“You’re going to have to get lower,” Ruff said of Seguin (37 percent winning percentage this season), using grinding center Cody Eakin (51.1 percent) as an example. “You’re going to have to get stronger. You’re going to have to get kicked out a couple of times. It’s a one-on-one compete. It’s a form of competing. Get mad. Get mad. You watch Eakin go into the faceoff circle. He’ll only get a foot off the ice. He’s bound and determined. You’ve got to look like that every time, especially when you’re having a tough night.”

    On Tuesday, Seguin will play at TD Garden for the first time as an ex-Bruin. The 21-year-old will return with the same qualities he showed in Boston: game-breaking speed, exquisite hands, and a knack for driving his coaches cuckoo.

    Seguin was a right wing in Boston. The Bruins liked his speed and shot on the outside. They didn’t like his flickering commitment level in the areas that make center challenging: faceoffs and defensive-zone coverage. They had two pivots in David Krejci and Patrice Bergeron who could do the job far more effectively than Seguin.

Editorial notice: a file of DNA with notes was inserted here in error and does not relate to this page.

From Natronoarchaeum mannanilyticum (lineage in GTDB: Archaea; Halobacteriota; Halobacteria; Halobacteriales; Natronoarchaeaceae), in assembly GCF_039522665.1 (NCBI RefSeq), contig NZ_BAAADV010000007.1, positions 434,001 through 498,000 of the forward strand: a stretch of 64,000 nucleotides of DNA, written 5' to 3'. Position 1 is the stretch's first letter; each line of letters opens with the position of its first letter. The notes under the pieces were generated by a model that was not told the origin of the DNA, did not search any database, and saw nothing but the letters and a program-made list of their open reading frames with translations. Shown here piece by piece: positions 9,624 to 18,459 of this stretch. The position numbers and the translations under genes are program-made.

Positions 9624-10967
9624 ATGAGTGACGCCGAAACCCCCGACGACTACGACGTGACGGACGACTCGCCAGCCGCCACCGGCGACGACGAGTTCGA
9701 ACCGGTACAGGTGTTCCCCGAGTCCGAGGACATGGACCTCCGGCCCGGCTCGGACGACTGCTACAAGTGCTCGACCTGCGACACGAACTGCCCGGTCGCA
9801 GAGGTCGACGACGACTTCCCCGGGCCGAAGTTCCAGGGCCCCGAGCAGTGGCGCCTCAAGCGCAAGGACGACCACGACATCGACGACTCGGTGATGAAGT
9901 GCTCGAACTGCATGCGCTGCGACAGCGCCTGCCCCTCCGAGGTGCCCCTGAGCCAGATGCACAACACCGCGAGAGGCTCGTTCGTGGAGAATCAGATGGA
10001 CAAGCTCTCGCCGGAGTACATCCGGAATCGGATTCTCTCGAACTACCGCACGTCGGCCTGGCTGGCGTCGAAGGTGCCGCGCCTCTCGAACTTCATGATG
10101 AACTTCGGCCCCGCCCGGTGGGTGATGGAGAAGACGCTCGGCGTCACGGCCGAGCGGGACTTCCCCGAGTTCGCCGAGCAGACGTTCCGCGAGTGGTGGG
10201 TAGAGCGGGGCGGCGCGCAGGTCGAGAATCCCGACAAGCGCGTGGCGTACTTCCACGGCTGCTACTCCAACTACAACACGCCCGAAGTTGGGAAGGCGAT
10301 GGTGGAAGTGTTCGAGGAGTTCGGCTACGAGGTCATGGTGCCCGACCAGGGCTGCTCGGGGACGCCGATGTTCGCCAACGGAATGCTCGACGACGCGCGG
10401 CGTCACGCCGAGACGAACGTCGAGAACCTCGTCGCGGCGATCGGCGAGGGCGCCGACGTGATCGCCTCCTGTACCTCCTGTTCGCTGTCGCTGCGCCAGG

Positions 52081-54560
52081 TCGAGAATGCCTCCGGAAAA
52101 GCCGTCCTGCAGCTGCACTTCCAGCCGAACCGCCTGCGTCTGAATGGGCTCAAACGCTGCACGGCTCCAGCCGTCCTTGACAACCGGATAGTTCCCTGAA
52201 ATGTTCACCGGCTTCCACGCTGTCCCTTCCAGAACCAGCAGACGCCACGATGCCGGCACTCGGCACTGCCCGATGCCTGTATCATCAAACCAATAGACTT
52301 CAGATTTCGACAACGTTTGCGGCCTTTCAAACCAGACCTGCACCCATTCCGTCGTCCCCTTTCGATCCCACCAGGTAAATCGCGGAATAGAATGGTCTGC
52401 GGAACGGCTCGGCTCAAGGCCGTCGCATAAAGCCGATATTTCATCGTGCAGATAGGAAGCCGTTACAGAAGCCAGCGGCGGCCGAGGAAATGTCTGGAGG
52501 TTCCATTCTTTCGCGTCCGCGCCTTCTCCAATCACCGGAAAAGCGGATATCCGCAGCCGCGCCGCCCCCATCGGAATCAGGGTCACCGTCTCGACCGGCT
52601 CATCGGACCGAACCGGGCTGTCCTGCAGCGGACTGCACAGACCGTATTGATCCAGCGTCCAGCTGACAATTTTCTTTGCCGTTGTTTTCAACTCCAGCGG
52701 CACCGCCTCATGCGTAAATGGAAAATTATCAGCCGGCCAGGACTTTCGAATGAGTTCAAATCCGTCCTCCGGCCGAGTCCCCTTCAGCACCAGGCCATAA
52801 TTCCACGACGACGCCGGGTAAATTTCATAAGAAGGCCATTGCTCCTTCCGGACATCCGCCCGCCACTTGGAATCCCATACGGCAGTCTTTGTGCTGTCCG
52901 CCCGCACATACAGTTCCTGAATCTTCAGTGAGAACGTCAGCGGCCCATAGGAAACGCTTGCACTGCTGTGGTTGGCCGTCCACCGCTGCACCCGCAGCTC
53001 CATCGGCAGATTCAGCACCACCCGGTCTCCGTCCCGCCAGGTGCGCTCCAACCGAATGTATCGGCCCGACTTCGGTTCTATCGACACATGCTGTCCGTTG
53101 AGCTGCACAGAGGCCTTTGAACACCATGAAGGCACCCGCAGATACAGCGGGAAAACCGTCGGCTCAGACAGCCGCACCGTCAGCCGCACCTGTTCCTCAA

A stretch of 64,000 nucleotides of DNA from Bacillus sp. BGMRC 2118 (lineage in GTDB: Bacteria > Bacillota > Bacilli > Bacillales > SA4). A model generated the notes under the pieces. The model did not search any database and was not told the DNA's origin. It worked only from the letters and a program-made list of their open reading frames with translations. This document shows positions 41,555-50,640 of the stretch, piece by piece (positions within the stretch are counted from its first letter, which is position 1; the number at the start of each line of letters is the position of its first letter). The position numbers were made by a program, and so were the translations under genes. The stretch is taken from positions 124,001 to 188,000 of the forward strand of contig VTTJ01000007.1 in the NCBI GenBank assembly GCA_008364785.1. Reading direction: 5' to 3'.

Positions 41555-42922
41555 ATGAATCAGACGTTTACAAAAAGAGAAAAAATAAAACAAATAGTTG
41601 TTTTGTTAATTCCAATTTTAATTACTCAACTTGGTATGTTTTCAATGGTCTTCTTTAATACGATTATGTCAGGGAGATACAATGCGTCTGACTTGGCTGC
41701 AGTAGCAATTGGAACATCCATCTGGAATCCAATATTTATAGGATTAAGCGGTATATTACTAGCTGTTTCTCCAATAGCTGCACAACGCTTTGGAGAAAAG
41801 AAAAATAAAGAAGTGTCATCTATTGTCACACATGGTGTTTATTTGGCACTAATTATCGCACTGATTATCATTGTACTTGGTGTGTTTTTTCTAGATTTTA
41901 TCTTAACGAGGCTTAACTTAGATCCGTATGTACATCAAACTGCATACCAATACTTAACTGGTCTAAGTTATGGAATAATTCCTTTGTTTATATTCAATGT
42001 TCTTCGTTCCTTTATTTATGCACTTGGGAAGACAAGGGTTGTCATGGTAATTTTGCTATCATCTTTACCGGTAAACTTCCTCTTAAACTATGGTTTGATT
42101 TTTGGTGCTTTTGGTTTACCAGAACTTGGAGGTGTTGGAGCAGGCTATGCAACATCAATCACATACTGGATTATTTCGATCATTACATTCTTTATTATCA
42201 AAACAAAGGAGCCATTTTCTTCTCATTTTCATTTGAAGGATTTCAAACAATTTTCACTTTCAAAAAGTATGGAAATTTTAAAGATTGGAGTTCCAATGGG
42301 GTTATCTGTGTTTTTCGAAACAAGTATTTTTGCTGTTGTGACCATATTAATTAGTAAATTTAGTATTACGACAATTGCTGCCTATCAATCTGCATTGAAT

One month into his old position and new team, Seguin is trying to find his way.


    “A lot different,” Seguin said of playing center again. “It’s been tough. It’s been great. I’d have a few good games, then have an off night. I need to find some consistency in my game. It’s definitely been an adjustment. It’s been a lot of fun.”

    Through 14 games, Seguin is Dallas’s leading scorer (6-9—15). Seguin is averaging 18:45 of ice time per game, most of any Dallas forward. Seguin is filling the spot he manned when Nill, as Detroit’s assistant GM, scouted the teenager in nearby Plymouth.

    “You watch players, there were only so many guys who could do what he could do,” Nill said, comparing Seguin to some of the other OHL boys. “He’s got great speed. He’s got real quick hands. There’s only so many of these guys in this game. He’s got that ability. He’s still a young guy. There’s more growth yet. He’s 21 years old. He’s still got lots of growth ahead of him. I’m excited about the total package of what he can do.”